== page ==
Barnard’s Cub Sociologists Study Polling-Place Crowds, Approve

At the beginning of Gregory Smithsimon’s post-Election Day urban studies class this week, the Barnard professor asked his students a question: “Anyone have wait times over an hour?”

Nobody raised a hand. From the class’ field research Tuesday surveying voting conditions at 30 polling places in Manhattan, Brooklyn, and Queens, wait times weren’t that bad at all—the longest anyone measured for a voter without registration problems was 35 minutes, and most went through in under ten.

Of course, anyone who stood for two hours election day morning waiting to pull the lever knows that’s not how it went. But the students were right, too—they were just assigned to collect their data between the hours of 4:00 and 8:00 p.m., when wait times have polls have traditionally been most crowded.

“It seems like our expectation of voting totally upended itself,” said Smithsimon. “It’s actually a much more resilient system than you’d expect.”

It wasn’t all smooth sailing, however. The 60 young women (and the occasional brave boy) found that at many locations, voters were asked to produce identification—which is not n legal requirement—along with multiple instances of inappropriate electioneering, one poll worker doing coke in the bathroom, and an 87-year-old polling place manager who was “not entirely sane.”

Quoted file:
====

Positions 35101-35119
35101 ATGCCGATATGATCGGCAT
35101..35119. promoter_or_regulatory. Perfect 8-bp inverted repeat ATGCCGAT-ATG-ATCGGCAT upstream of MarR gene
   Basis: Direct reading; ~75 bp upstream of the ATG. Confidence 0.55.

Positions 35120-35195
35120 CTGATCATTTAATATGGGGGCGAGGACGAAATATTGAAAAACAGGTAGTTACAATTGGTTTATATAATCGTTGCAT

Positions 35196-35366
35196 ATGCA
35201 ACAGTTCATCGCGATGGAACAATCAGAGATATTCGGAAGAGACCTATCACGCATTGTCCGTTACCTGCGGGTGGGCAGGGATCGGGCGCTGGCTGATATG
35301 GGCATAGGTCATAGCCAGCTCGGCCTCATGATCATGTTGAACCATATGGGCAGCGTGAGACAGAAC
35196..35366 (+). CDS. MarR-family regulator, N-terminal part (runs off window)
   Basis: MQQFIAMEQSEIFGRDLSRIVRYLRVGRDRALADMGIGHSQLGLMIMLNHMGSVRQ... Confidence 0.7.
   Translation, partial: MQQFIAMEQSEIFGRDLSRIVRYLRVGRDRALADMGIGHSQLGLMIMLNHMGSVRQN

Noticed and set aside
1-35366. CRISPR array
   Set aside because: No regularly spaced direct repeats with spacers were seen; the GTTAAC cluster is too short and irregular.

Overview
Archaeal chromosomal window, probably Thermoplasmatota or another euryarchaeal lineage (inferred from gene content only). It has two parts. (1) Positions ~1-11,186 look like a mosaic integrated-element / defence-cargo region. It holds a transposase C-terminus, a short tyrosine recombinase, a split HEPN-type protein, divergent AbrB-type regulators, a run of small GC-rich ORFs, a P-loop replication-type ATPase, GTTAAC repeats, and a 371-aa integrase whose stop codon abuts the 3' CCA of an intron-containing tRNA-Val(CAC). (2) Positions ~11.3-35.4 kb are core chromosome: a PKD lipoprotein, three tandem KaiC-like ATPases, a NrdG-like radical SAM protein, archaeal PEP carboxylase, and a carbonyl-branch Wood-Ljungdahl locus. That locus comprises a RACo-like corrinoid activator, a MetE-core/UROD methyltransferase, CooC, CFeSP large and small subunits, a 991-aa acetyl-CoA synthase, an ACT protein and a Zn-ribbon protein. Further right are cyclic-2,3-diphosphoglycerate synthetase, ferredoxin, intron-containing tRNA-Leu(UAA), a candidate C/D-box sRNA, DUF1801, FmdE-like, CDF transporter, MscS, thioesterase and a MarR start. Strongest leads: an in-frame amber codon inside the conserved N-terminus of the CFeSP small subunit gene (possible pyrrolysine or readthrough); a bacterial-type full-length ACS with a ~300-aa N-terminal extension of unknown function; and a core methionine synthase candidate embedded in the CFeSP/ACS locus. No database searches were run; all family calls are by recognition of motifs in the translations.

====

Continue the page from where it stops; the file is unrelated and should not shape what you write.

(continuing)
“A guy dropped his ID, and she told him he had dropped his teeth,” a girl said. The students seemed eager to impress their tall and youthful professor, who leaned on the podium, nodding seriously in response.

Smithsimon routinely sends his students out on mass data gathering expeditions, including one last year that found Upper East Siders to be the least altruistic of all New Yorkers when it comes to returning lost wallets. This time, several students will be responsible for synthesizing the results to present a picture of voting patterns around the city.

“We’ve got 10 minutes,” he said at the end of their sharing session. “I can do a nice little lecture on ethnic myth, which I think would be tremendously useful. Or we could talk about the election.”

“That!” a student said.

Barnard’s Cub Sociologists Study Polling-Place Crowds, Approve